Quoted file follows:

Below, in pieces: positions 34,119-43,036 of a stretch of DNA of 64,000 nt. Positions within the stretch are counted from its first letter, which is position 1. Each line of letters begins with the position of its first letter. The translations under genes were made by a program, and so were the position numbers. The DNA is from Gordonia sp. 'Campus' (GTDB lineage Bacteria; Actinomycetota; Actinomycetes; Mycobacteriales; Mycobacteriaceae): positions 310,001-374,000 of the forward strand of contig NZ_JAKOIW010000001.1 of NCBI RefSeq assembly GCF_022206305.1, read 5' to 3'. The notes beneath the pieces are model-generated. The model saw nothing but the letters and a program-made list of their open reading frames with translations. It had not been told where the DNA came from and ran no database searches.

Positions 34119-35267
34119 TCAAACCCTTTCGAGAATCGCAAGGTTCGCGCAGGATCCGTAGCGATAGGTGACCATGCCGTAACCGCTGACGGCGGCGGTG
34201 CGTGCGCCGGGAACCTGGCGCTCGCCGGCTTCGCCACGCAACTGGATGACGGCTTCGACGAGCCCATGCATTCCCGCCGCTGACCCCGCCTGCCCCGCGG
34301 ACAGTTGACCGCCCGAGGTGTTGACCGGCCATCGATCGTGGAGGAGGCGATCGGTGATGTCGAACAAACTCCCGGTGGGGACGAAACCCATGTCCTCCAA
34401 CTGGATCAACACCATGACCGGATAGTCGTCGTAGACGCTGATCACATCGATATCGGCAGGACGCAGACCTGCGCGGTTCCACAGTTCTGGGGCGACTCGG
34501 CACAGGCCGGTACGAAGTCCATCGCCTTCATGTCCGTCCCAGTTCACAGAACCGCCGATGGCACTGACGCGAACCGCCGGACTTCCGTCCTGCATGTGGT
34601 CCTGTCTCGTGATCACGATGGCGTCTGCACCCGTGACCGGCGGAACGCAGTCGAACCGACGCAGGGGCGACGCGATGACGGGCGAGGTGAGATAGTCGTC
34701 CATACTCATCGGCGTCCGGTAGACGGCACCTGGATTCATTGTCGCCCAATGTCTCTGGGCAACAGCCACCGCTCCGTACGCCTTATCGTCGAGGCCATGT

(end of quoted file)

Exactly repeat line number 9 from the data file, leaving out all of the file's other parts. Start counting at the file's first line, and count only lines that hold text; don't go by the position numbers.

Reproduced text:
34701 CATACTCATCGGCGTCCGGTAGACGGCACCTGGATTCATTGTCGCCCAATGTCTCTGGGCAACAGCCACCGCTCCGTACGCCTTATCGTCGAGGCCATGT